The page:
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Vossen v. Astrue: US District Court : SOCIAL SECURITY - no error regarding 'treating physician' opinion; bens denied; substantial evidence regarding credibility

Timothy C. Vossen, Civil No. 07-1567 (PAM/RLE)
Michael J. Astrue,
Commissioner of Social Security,
This matter is before the Court on Plaintiffs objections to the Report and
Recommendation (R&R) of United States Magistrate Judge Raymond L. Erickson dated
February 19, 2009. The Court must conduct a de novo review of any portion of the
Magistrate Judges opinion to which specific objections are made. 28 U.S.C. 636(b)(1)(B);
D. Minn. L.R. 72.2(b). Based on a review of the record and Plaintiffs objections, the Court
adopts the Magistrate Judges R&R.
Plaintiff applied for disability insurance benefits (DIB) on September 2, 2002, as
a result of injuries he sustained in an automobile accident approximately two months earlier.
His application was denied on November 18, 2002, and Plaintiff timely requested a hearing
before an Administrative Law Judge (ALJ). Following that hearing, the ALJ issued a
decision denying Plaintiffs claim for benefits.
The ALJ followed the sequential, five-step analytical process required by federal
regulations. See 20 C.F.R. 404.1520. At step one, the ALJ determined that Plaintiff had
not engaged in substantial gainful activity since his alleged disability onset date. ( R&R at
42.) At step two, the ALJ concluded that Plaintiff was severely impaired by chronic pain
syndrome and cervical strain/sprain, degenerative disc disease of the lumbar spine, thoracic
outlet syndrome, degenerative disc disease of the right knee, chronic medial collateral
ligament injury of the right knee, status post-arthroscopy, and muscular contracture
headache. (Id.) However, the ALJ determined that these impairments did not meet or equal
the criteria of any listed impairment. (Id. at 43.)
The ALJ then determined Plaintiffs residual functioning capacity (RFC):
[The Plaintiff] had the residual functioning capacity to lift a maximum of ten
pounds occasionally and five pounds frequently, with minimal bending,
stooping, twisting, crouching, crawling, kneeling, and climbing, occasional
right foot pedal manipulations, occasional overhead reach, pushing, and
pulling, and no repetitive rotation, fixation, flexion, or extension of the neck.
(Id. at 44 (alteration in original).) In assessing Plaintiffs RFC, the ALJ found that Plaintiffs
claims of pain and his functional limitations were credible, but that his assertion regarding
his complete inability to work was inconsistent with the record as a whole, including his own
testimony and course of treatment. (Id. at 45.) The ALJ also considered the extensive and
conflicting medical evidence on record. First, based largely upon the testimony of the
medical expert, the ALJ also found that the opinions of Plaintiffs treating physician, Dr.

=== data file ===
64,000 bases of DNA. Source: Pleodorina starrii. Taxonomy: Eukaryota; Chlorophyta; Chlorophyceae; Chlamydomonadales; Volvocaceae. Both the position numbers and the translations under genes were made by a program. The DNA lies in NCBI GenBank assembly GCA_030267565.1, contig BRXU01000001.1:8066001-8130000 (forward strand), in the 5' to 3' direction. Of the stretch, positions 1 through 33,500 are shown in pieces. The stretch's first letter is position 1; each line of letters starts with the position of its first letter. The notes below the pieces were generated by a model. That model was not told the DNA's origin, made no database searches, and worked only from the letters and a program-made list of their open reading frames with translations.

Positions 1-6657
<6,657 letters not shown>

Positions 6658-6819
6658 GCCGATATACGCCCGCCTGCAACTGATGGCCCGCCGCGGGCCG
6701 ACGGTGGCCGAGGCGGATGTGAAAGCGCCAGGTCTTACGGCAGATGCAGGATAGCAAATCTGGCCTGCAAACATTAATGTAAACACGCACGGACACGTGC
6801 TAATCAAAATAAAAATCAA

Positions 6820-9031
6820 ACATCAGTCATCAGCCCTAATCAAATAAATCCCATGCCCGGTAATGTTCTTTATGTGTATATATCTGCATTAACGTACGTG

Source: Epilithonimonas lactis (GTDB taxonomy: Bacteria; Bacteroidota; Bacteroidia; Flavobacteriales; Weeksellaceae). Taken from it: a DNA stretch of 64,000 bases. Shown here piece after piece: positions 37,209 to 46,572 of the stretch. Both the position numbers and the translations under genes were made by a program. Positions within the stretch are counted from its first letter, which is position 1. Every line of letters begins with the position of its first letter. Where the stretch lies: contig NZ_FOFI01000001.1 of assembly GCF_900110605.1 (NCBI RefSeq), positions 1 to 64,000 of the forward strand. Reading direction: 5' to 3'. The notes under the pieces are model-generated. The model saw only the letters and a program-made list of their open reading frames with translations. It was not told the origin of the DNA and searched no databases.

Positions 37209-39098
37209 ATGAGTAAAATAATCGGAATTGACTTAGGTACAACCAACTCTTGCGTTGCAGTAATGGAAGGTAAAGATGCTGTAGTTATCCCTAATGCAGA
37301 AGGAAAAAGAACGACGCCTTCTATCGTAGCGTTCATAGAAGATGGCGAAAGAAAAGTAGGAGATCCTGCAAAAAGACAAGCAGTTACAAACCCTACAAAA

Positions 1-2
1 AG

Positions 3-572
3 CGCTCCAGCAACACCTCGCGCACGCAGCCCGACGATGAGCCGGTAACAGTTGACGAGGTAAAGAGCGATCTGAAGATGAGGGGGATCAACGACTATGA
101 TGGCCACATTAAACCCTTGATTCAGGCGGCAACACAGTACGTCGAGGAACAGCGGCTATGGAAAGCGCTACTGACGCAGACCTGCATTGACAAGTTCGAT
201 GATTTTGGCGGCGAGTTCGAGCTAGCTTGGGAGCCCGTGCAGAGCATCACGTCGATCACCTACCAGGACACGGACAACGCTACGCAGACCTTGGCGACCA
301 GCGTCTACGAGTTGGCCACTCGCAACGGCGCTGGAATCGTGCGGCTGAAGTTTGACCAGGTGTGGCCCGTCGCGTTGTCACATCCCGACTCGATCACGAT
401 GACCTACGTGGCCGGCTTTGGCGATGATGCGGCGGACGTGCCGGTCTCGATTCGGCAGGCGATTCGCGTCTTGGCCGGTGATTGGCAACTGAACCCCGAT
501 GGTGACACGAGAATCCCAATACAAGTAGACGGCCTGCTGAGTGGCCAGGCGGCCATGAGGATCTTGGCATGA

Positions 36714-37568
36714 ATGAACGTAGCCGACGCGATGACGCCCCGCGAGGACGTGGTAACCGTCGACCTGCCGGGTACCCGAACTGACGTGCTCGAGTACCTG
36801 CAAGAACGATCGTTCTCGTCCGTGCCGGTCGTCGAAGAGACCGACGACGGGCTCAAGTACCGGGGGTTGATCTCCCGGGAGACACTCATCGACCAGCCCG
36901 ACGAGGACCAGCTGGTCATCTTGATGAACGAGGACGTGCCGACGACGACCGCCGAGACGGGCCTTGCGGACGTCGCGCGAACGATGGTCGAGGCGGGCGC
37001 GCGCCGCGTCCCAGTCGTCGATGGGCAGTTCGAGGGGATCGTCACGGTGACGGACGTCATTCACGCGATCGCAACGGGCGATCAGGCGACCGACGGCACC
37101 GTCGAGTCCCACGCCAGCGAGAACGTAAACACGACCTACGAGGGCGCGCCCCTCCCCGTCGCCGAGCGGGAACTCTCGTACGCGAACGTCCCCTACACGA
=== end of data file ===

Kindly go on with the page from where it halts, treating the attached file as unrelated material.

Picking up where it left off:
Anderson, were not entitled to controlling weight since they were inconsistent with the
record as a whole. In addition, the ALJ gave slight weight to the opinions of Plaintiffs
treating chiropractor, Dr. Copp, and the Commissioners consultative physician, Dr. Johnson.
Because Dr. Copp was a chiropractor and not a medical doctor, his opinion was deemed not
entitled to the weight generally assigned to medical opinions. As for Dr. Johnsons opinion,
the ALJ noted that it was not supported by objective medial evidence or clinical findings.
Proceeding to steps four and five, the ALJ concluded Plaintiff would be unable to
perform his past relevant work, but that a significant number of jobs existed both in the
national and regional economies that Plaintiff could perform. The ALJ therefore concluded
that Plaintiff was not disabled. (Id. at 53.) Plaintiffs request for review was denied by the
Appeals Council, who affirmed that denial after considering additional evidence that had not
been included in the Administrative Record. (Id. at 3.)
Plaintiff filed for judicial review of the Commissioners final decision denying his
application for DIB benefits. Both parties moved for summary judgment, and the Magistrate
Judge recommended granting summary judgment for the Commissioner and affirming his
decision to reject Plaintiffs application for DIB benefits. Plaintiff timely objected to this
Plaintiff makes three objections to the R&R. First, Plaintiff argues that both the ALJ
and the Magistrate Judge incorrectly applied the treating physician rule. Generally, when a
case involves medical opinion, the opinion of a treating physician must be afforded
substantial weight. 20 C.F.R. 404.1527. The ALJ may give a treating physicians medical
opinion less weight or no weight if the opinion is unsupported by appropriate data or where
the ALJs decision is otherwise supported by substantial evidence. See Rogers v. Chater,
118 F.3d 600, 602 (8th Cir. 1997).
The ALJ did not entirely discount the treating physicians opinions. Rather, the ALJ
rejected only those portions that were inconsistent with the record as a whole. As the
Magistrate Judge observed, the gap in Plaintiffs treatment, Plaintiffs own testimony, and
the lack of medical evidence supporting certain conclusions were inconsistent with some of
the treating physicians opinions and justified giving those opinions less weight than they
would otherwise be given. The ALJ relied in part on the opinion of the medical expert in